I am the registered owner of a freehold house in Exeter but still invoiced for rent, why is this and what is this?
It’s unusual for properties in Exeter and has limited impact for conveyancing in Exeter but some freehold properties in England (particularly common in North West England) pay an annual sum known as a Chief Rent or a Rentcharge to a third party who has no other legal interest in the land.
Rentcharge payments are usually between £2.00 and £5.00 per year. Rentcharges date back many centuries, but the Rent Charge Act 1977 barred the creation of new rentcharges post 1977.
Old rentcharges can now be extinguished by making a lump sum payment under the Act. Any rentcharges that are still in existence after 2037 is to be extinguished.
Can you point me to a directory of Co-operative panel conveyancers in Exeter on the UK Finance Lenders’ Handbook Website?
Unfortunately not yet. There is no such facility on the CML or Building Society Association websites. Very few lending institutions make their panel listings open the public on the web. If you are in need of a Exeter property lawyer on the Co-operative please use our facility.
I am due to exchange contracts on my apartment. I had a double glazing fitted in September 2007, but did not receive a FENSA certificate or Building Regulation Certificate. My purchaser’s mortgage company, Bank of Ireland are being problematic. The Exeter solicitor who is on the Bank of Ireland conveyancing panel is happy to accept ‘lack of building regulation’ insurance but Bank of Ireland are requiring a building regulation certificate. Why do Bank of Ireland have a conveyancing panel if they don't accept advice from them?
It is probably the case that Bank of Ireland have referred the matter to their valuer. The reason why Bank of Ireland may not want to accept indemnity insurance is because it does not give them any reassurance that the double glazing was correctly and safely installed. The indemnity insurance merely protects against enforcement action which is very unlikely anyway.
After what seems like an age I have had an offer on a maisonette in Exeter agreed to, but there is a chain. The owners have offered on a flat, but it’s not yet agreed to, and are looking at other flats booked. I have selected a nearby conveyancing solicitor in Exeter. What do I do now? At what stage do I apply for the mortgage with RBS?
It is understandable to have concerns where there is a chain as you are unlikely to want to incur expenses too early (mortgage application is approx one thousand pounds, then survey, Exeter conveyancing search costs, etc). First, you must ensure that your property lawyer is on the RBS conveyancing panel. Concerning the subsequent steps this very much depends on the circumstances of your transaction, attraction to this property and on the state of the market. During a hot market many buyers would apply for a home loan with RBS and pay for the valuation and only if it comes back ok would they pay their property lawyer to move forward with the conveyancing in Exeter.
Various internet forums that I have come across warn that are the main cause of stalling in Exeter conveyancing transactions. Is this right?
The Council of Property Search Organisations (CoPSO) has noted the conclusions of a review by MoveWithUs that conveyancing searches do not feature within the common causes of hindrances in the conveyancing process. Local searches are unlikely to be the root cause of delay in conveyancing in Exeter.
I used Stirling Law several years ago for my conveyancing in Exeter. Now, I need the files but the law firm is no longer operating. What do I do?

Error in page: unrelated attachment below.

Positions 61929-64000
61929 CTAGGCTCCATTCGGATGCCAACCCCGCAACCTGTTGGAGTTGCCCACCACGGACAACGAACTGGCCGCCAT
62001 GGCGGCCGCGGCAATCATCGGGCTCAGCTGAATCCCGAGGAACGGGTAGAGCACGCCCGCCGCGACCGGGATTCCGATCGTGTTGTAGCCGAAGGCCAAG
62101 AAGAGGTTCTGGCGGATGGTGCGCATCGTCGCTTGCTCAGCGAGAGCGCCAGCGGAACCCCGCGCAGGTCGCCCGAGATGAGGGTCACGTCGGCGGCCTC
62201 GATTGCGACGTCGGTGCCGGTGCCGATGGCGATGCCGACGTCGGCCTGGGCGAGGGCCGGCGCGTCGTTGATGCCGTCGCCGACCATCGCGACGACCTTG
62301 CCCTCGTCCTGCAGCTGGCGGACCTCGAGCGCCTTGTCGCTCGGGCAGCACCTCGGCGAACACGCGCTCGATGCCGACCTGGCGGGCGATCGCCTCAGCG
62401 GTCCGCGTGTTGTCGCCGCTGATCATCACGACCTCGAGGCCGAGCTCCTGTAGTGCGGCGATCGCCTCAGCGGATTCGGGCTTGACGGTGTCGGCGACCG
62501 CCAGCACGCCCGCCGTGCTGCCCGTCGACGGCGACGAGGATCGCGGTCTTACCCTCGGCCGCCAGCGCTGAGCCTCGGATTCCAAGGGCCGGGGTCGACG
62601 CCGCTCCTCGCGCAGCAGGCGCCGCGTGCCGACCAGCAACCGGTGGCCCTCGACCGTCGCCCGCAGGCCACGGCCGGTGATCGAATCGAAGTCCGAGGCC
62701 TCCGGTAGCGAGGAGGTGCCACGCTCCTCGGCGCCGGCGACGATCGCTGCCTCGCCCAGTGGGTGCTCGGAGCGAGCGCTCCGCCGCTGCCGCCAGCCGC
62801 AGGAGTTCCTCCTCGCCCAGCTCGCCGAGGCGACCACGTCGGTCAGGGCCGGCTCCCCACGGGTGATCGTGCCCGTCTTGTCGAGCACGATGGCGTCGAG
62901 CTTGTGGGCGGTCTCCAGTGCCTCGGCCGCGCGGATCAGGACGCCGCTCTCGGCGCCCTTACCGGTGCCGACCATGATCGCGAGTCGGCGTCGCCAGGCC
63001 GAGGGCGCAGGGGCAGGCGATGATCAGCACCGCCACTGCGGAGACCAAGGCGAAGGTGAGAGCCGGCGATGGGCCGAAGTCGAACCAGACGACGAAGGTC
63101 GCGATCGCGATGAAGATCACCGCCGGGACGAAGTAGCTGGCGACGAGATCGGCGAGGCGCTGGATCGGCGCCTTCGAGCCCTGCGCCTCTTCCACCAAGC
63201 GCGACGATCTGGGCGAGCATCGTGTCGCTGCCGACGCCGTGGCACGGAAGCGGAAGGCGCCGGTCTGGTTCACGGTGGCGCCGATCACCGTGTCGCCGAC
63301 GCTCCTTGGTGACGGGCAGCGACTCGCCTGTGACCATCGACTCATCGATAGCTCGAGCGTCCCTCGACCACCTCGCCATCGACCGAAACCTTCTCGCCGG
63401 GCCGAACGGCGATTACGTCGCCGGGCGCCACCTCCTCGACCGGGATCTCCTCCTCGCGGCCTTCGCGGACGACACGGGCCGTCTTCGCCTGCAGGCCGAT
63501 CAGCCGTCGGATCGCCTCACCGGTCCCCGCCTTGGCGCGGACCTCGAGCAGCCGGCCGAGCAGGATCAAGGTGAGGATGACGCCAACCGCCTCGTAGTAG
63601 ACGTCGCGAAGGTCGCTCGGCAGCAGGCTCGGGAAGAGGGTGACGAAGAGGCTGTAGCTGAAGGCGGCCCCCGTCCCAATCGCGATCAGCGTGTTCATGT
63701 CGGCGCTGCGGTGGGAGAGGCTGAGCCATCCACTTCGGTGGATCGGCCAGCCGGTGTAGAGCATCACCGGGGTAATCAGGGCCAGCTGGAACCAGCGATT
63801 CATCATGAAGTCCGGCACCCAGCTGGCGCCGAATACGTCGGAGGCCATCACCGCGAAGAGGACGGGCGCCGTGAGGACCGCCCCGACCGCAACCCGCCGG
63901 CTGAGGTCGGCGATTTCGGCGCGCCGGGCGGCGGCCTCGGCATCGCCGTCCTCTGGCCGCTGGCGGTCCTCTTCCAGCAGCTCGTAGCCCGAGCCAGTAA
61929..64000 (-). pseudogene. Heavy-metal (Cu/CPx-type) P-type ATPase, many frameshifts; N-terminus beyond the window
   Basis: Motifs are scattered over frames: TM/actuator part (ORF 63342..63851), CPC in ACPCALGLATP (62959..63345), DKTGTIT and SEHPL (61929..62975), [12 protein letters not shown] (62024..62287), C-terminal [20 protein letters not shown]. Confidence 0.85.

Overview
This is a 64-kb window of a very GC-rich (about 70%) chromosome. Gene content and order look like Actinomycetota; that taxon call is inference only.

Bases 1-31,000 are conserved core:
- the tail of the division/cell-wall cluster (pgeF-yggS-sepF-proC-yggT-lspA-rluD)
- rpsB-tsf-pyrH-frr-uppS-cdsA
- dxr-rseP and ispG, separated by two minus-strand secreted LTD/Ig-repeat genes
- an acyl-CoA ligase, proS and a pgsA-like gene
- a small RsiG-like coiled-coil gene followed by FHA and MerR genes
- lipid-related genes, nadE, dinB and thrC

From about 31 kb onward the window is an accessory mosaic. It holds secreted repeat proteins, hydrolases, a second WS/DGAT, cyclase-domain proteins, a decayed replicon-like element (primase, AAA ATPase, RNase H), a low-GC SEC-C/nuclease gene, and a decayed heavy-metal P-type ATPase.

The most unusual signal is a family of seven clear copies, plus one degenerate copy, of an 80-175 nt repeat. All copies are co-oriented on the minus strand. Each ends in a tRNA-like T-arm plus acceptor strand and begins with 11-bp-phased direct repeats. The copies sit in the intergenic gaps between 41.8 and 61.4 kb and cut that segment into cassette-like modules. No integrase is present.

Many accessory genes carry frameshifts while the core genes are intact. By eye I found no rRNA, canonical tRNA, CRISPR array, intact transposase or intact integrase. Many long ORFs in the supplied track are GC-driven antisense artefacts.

You should call the Solicitors Regulatory Authority (SRA) to help locate your conveyancing files. They can be contacted on please contact on 0870 606 2555. Alternatively, you should use their online form to make an enquiry. You will need to provide the SRA with as much information as possible to assist their search, including the name and address in Exeter of the conveyancing firm of solicitors you previously used, the name of conveyancing solicitor with whom you had dealings, and the date on which you last had dealings with the firm.
Over the last few months I have been searching for a flat up to £235,500 and found one close by in Exeter I like with open areas and transport links in the vicinity, the downside is that it's only got 52 remaining years left on the lease. There is not much else in Exeter for this price, so just wondered if I would be making a mistake purchasing a short lease?
If you need a home loan that many years may be problematic. Discount the price by the anticipated lease extension will cost if not already taken into account. If the existing proprietor has owned the premises for at least twenty four months you may ask them to start the process of the extension and pass it to you. An additional ninety years can be extended on to the current lease and have £0 ground rent by law. You should consult your conveyancing lawyer regarding this matter.
We are in the process of a leasehold sale of a flat in Exeter. Conveyancing is fine but we are being charged an extortionate amount from the managing agents. So far we have issued a cheque for £225 for a leasehold management pack and then another £200 plus VAT for answers to queries supplied by the buyers conveyancing practitioner.
Neither you or your lawyer will have any sway over the extent of the bill for this information however the average costs for the information for Exeter leasehold property is £360. For Exeter conveyancing transactions it is conventional for the vendor to cover the costs. The landlord or their agents are not duty bound to address such questions although many will be willing to do so - albeit often at exorbitant prices out of proportion to the work involved. Regretfully there is no law that mandates set fees for administrative tasks. Nor is there any statutory time limit by which they are duty bound to supply answers.